Pro-Life or Pro-Birth?

I’m currently reading Why Pro-Life? Caring for the Unborn and Their Mothers by Randy Alcorn. It’s a book written in defense of the pro-life opinion. Alcorn is a Christian, but this book is not written on an argument of faith, but of scientific research and discovery. I highly recommend this to anyone, be you pro-life or pro-choice. I’m not very far into the book, but far enough that I’ve come to realize our Christian, pro-life stance on the issue is hollow. Yes, hollow.

I argue that most of us Christians fight for pro-birth, but we aren’t really pro-life. No, I’m not arguing this from an anti-death penalty view because I’m for the death penalty (we’ll tackle that argument some other time). I’m arguing this from our nice little conservative boxes that we confine ourselves to.

How many of us vehemently stand on the side of pro-life, yet when that baby is born, the argument then ceases? We won, didn’t we? The mom didn’t have an abortion! Let’s go find the next teenage girl who’s walking towards Planned Parenthood. But what about the teenage mom who just had the child? If we’re supposedly pro-life, won’t we continue to fight for the good of that mother and child? Or, instead, do we revert to our conservative views of, “Well honey, havin’ a kid is rough work. Get a job and start supporting that kid. The world doesn’t owe you anything.”

Tell me I’m wrong and that you’ve never had this thought run through your mind when you hear of a pregnant teenager. Tell me I’m wrong. I dare you.

I’ll be the first to admit that I’ve thought this. I had friends in high school who became pregnant and I remember thinking, “Wow. They’re idiots. Seriously? Can’t you just wait to sleep with someone until marriage? Oh well.. it’s their problem, but she better not have an abortion. That’s just plain wrong.”

Allow me to point out the controversy in my thought process.

“It’s their problem, but she better not have an abortion.”
I turned the child into an inconvenience. I could argue (with myself no less, ha!) that I intended for the situation of becoming a teenage mom to be a problem. That does not excuse the fact that I could be heavily misinterpreted, and furthermore, come across as a very, very hypocritical Christian. Unplanned children are not “problems.” They’re unexpected, that’s for sure. And perhaps they’re fabulous instruments of fear (ha!), but they are not problems.
I continued my ignorance and immaturity through the thought of “…but she better not have an abortion.” This is controversial to my first statement. If the child really were a problem, why not abort it? Secularly, chances are we believe in evolution. If the child is a problem, then we should seek to eliminate said problem. Survival of the fittest, after all (nevermind the numerous loopholes that can be found in this theory). Religiously we seek to surrender power to Christ when we find problems. They aren’t ours to conquer. Christians shouldn’t be having abortions, yet, “43% of  women obtaining abortions identify themselves as Protestant, and 27% identify themselves as Catholic. Two-thirds of America’s abortions are obtained by those with a Christian affiliation. Eighteen percent of all U.S. abortions are performed on women who identify themselves as born-again or evangelical Christians. That’s nearly a quarter million abortions each year in Bible-believing churches (Alcorn 17).” For those of us who aren’t in this boat, think about your first reaction to the statistics I just listed. Horror? Shock? Disgust?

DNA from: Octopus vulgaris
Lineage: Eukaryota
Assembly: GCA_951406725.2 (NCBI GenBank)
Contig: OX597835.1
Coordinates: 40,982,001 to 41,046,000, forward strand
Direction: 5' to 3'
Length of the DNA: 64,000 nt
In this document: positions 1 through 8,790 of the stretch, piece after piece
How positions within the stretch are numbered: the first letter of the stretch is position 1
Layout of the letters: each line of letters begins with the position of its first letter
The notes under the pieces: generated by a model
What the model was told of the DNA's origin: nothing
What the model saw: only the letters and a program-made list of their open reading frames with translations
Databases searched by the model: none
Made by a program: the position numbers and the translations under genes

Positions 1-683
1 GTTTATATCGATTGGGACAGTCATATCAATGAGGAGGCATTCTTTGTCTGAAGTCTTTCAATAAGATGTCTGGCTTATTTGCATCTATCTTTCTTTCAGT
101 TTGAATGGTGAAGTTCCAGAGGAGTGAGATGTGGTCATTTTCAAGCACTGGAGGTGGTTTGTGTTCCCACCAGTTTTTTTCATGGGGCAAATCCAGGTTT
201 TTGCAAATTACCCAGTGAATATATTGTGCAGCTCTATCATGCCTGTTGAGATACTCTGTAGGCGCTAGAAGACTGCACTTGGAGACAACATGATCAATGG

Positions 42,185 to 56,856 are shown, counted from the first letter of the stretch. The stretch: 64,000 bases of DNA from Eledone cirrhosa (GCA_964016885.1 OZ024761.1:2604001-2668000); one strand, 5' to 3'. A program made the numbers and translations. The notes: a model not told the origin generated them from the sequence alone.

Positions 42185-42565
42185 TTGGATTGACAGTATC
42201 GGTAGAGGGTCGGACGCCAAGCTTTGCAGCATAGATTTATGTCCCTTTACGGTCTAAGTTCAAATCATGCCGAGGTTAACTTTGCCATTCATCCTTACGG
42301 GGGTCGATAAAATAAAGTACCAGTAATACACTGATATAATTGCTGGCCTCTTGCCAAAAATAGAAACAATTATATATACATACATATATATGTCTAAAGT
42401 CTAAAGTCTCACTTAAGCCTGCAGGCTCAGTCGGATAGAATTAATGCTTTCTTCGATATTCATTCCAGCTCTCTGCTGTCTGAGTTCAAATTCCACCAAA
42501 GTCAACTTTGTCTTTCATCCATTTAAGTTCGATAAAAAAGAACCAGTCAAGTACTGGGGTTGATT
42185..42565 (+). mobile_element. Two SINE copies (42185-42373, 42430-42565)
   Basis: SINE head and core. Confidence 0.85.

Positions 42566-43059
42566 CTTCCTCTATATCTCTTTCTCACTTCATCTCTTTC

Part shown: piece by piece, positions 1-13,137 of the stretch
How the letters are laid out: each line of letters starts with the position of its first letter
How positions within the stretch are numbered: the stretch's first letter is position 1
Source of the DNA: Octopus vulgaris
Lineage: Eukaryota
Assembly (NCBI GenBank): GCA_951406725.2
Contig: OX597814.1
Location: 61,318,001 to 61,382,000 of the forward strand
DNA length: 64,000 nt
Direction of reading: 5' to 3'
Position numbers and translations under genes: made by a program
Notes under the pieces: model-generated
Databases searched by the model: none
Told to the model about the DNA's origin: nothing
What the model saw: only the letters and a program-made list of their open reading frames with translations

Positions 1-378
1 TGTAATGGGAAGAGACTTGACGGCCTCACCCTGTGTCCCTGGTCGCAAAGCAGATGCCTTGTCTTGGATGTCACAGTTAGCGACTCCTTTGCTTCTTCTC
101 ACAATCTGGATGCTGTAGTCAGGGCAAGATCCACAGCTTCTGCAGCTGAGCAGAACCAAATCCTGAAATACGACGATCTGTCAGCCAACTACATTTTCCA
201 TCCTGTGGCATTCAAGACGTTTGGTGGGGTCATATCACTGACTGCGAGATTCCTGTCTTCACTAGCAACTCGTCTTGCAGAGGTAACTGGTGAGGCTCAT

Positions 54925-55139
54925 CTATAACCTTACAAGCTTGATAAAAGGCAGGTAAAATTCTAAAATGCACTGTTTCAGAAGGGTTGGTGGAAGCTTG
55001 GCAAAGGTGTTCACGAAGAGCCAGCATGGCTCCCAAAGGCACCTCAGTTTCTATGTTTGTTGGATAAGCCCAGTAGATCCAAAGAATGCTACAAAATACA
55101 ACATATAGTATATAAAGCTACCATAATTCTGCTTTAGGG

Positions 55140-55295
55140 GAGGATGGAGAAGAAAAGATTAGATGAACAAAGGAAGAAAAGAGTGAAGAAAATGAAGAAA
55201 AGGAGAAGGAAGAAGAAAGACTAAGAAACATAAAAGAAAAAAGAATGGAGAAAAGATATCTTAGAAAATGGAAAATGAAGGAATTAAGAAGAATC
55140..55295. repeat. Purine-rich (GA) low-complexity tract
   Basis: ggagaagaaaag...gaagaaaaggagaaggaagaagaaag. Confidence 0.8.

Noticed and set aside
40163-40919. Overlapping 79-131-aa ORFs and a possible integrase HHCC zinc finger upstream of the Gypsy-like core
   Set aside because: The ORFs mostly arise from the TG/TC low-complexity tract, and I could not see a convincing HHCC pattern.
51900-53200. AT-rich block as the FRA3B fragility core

I return to my original statement. We fight for birth, not life. If we fought for life, our first reactions would be that of heartbreak, not only for the unborn, but for the mothers who sat through our church services, yet were never encompassed with the love of Christ that should have influenced their decisions. Instead of turning to the church for help and aid, what caused these mothers to feel so rejected that they would hide away from our churches once they become pregnant? Do we really come across as a place and a people so judgmental that she can’t come to Jesus, even if she does have an abortion?

Church, we have to stop being pro-birth and start being pro-life. Stand in the line of fire for those who are already nearly-mortally wounded by society or, God forbid, the church. If we fight for birth but not life, we defeat the purpose. A poverty-stricken child isn’t given a chance at life. We can’t keep turning our eyes from this issue (Not poverty, but our insensitivity to the mothers and children post-birth, just because they don’t look, act, talk, or think like us). I’ll be the first one to admit that I need to change. Over the past few weeks I’ve noticed my insensitivity and pride have sky-rocketed. Faaantastic. I never realized how great is the analogy of the church being a body. Cancer can start small, but it has the potential to destroy in a very minute measurement of time. All it takes is one member who is prideful and/or insensitive and the cancer will go from Stage I to Stage IV in no time.

I know we (as an entire Body) have the ability to do this. With the grace of Christ, we can run to those who are hurting and wrap our arms around them. I think we just need a perspective shift. Pro-life. Not pro-birth.

Pray on, friends.

 

*Edit on 9/6/12
There is NOTHING in this post that is seeking to speak against the death penalty. Please see my other post, https://lifeaccordingtohannah.wordpress.com/2011/07/23/the-long-awaited-opinion/  for clarification on my views of the death penalty.

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